Attract birds to your feeders by placing feeders correctly within your landscaping
Birds want a safe place to flee from the feeders when they perceive danger. Thus, feeders are best placed within 10-15 feet of such refuge.
You may place a feeder below such a tree or even hanging from it, if sturdy.
Many birds do like to feed low or on the ground. However, don’t place a low feeder too near a low dense bush where a cat could hide and spring out.
But other birds like to feed higher and more in the open.
And, you have to balance all this with being able to see the bird feeder from your window!
[See my article that answers questions about setting up bird feeders and bird feeding.]
How long does it take to attract birds to a new feeder?
It takes about 2-14 days to attract the first birds to a new feeder.
It can take longer in summer, as we discussed above.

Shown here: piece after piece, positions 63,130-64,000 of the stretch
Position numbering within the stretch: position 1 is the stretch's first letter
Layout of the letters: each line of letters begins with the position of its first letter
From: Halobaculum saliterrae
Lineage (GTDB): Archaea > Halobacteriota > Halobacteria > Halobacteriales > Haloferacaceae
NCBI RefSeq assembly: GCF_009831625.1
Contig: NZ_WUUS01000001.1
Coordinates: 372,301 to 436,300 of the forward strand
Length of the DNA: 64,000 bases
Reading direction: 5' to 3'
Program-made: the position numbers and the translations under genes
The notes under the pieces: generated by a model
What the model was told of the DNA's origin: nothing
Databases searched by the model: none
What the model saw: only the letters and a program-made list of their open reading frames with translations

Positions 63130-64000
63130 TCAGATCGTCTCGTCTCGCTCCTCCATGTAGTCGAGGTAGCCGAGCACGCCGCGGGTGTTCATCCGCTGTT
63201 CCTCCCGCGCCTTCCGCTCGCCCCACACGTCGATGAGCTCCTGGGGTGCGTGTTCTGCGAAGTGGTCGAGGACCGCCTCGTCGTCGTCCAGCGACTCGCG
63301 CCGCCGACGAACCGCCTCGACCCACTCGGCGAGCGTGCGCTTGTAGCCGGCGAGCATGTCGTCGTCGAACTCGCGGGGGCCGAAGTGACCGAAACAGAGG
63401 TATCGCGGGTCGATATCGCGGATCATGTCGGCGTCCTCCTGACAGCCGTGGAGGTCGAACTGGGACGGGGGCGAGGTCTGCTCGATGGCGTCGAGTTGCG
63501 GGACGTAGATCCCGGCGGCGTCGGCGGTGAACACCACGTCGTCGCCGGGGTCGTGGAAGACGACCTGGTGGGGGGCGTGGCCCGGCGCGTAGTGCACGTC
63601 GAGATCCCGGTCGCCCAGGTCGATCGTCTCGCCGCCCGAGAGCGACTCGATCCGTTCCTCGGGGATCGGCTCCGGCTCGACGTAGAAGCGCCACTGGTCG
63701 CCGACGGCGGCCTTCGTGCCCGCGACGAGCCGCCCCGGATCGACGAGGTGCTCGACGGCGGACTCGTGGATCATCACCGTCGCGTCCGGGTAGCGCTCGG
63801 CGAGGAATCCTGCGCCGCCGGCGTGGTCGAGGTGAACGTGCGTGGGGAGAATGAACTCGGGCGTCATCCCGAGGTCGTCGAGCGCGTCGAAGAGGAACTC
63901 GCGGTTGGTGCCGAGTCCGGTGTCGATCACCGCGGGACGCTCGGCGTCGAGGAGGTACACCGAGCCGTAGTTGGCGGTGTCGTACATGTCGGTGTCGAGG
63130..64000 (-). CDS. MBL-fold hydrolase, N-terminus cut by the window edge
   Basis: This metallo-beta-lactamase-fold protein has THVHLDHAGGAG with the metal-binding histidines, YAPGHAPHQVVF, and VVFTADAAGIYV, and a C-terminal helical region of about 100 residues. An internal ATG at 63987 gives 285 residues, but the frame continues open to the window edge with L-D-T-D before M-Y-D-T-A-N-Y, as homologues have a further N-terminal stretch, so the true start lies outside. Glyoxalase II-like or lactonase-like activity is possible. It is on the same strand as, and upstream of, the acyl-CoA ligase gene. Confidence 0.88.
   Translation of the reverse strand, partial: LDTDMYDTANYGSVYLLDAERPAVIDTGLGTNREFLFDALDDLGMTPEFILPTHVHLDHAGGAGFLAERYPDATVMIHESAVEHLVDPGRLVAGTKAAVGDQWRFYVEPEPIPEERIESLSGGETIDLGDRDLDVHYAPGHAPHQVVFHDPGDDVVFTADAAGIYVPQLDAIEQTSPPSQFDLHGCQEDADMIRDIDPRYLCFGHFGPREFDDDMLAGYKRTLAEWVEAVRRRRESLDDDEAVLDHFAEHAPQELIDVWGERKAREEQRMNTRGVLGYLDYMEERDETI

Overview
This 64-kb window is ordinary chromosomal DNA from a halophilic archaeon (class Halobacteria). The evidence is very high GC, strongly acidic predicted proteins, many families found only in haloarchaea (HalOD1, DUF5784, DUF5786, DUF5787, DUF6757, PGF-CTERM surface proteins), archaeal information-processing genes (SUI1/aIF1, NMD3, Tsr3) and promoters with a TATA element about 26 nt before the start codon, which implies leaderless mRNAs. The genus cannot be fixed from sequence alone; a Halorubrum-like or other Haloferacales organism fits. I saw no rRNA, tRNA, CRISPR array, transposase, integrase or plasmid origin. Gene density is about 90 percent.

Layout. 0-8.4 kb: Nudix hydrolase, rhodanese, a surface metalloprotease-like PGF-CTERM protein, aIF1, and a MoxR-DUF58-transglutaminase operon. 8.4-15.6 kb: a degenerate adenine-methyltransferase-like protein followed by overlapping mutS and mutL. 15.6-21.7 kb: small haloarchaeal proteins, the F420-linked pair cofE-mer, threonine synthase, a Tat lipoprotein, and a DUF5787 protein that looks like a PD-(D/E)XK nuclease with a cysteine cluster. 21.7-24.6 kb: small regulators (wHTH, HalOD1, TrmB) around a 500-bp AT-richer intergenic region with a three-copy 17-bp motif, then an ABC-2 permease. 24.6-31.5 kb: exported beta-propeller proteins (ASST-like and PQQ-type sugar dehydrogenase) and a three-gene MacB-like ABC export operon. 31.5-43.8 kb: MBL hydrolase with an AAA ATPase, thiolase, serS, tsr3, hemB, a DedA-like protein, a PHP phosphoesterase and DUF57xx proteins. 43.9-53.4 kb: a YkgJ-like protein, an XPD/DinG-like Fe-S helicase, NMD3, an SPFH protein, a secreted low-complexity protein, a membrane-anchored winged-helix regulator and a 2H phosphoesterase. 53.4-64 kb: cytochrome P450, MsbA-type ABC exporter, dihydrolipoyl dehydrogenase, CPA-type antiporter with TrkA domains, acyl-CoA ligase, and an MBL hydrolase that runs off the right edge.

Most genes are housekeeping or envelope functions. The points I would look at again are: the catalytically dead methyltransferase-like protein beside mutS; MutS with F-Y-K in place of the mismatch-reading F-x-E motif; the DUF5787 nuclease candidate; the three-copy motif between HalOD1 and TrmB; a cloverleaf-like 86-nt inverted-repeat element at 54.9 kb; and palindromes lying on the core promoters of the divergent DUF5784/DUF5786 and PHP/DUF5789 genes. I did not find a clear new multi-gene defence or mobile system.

And, if you live in an urban or new residential neighborhood lacking large trees and mature landscaping, it can take months to attract larger numbers of birds to your bird feeder.
But now you have the tools to quickly attract whatever birds may be present.
Would you like to see how I would set up a bird feeding station for you from scratch? Then this article is for you.
I like the following feeders and foods for quickly attracting birds to your feeder. These links all take you to Amazon where you may purchase them. I earn a small affiliate commission from your purchase, with no additional cost to you. Thank you for supporting this web site with your purchases.
Droll Yankees 16-inch Tube feeder
Black oil sunflower seed
White proso millet
Wagner’s Songbird Supreme mixed bird seed
Wagner’s Greatest Variety mixed bird seed